Judge orders ‘sick’ light rail drivers back to work after train service halted

Mass absenteeism occurs amid heated salary negotiations with CityPass

September 29, 2015 18:23
2 minute read.
Jerusalem light rail

Jerusalem light rail. (photo credit: MARC ISRAEL SELLEM/THE JERUSALEM POST)


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A Jerusalem District Labor Court judge ordered light rail drivers who staged a de facto strike on Tuesday by claiming to be ill amid heated salary negotiations to return to work immediately.

Disruptions on the light rail substantially escalated Tuesday, after a third of the drivers called in sick, halting nearly all train service, Globes reported.

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“It would be odd to say that all the drivers being sick at the same time was a coincidence,” Judge Sarah Shdeour said in her ruling.

CityPass, which manages the rail service, contended that the workers were illegally trying to improve their employment terms in contravention of a decision made last month by the Labor Court.

“Unfortunately, the Histadrut does not control the drivers’ representatives, and within a short time, the ‘disruptions’ became an unrestrained, wildcat general-strike,” CityPass said in a statement.

“The damage caused to the passengers is insufferable, and the timing, during the intermediate days of the Succot holiday, is outrageous, and no coincidence.”

CityPass management petitioned the court to force the drivers to return to work and prevent service shortages during the holiday.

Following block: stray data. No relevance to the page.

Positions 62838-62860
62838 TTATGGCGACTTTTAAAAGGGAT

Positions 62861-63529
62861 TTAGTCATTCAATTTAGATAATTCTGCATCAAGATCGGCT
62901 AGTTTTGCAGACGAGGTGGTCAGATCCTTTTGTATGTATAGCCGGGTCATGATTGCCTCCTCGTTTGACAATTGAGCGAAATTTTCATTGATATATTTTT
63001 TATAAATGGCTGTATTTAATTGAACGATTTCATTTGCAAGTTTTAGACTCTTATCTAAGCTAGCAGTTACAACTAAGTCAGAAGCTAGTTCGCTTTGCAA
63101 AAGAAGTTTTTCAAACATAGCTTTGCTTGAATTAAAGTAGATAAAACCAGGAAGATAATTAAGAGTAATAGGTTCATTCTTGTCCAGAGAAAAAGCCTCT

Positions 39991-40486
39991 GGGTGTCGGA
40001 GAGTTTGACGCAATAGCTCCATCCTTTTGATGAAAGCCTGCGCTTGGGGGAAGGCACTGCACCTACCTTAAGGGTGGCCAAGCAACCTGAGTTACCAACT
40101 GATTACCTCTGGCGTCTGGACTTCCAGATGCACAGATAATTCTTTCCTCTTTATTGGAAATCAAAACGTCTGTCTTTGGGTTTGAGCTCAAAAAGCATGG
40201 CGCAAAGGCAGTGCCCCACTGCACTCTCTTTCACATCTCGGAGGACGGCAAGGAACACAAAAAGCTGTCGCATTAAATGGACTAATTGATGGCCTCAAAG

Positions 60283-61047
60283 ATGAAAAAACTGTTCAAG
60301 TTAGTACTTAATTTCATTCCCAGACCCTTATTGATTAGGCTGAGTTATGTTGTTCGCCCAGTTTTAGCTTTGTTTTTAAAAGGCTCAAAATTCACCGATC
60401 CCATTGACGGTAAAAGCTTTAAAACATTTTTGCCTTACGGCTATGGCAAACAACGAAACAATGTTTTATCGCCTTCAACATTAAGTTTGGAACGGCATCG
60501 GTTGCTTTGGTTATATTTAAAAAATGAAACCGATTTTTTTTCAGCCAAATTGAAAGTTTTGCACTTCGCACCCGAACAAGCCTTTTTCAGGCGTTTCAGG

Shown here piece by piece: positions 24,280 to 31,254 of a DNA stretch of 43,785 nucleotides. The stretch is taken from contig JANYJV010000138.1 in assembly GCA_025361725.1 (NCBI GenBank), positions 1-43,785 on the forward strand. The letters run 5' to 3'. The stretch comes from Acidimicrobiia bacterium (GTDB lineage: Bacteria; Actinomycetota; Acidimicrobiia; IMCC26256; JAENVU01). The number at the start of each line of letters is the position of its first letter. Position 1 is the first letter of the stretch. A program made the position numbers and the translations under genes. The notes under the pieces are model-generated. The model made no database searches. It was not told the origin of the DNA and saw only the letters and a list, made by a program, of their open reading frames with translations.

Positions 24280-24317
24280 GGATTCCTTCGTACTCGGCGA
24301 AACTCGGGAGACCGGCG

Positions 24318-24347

Meanwhile, the Transportation Ministry announced on Tuesday that it would increase the number of buses on the light rail’s routes.

Egged began stepping up its service on lines 20, 21, 23, 27, and 29, which will be extended to the Central Bus Station, instead of only to Mt. Herzl, Globes reported.

Additionally, regular bus lines are operating from Pisgat Ze’ev and Ammunition Hill toward the city center.

“It is CityPass’s responsibility to find out why the workers are not coming to work,” said Histadrut’s Jerusalem chairman Danny Bonfil.

“We gave the workers’ committee a clear order not to strike. When I want to go on strike, even if it is a wildcat strike, I go on strike, but that is not the case here.”

In a statement, CityPass said the strike was little more than a money grab.

“Negotiations took place on Thursday in which a proposal was made to the workers’ committee to improve their salaries, and they rejected it out of hand, even though their pay is among the highest in the public transportation sector,” CityPass said.

“You would have to be very naive to think that they all suddenly became sick simultaneously. What we have here is a clear attempt by the workers to wreck the negotiations and go on strike without a valid labor dispute.”

“As of now,” the statement continued, “there are no trains in Jerusalem at all, and the passengers’ daily life is being significantly and needlessly disrupted.”

It was unclear as of Tuesday evening when service would return to normal.

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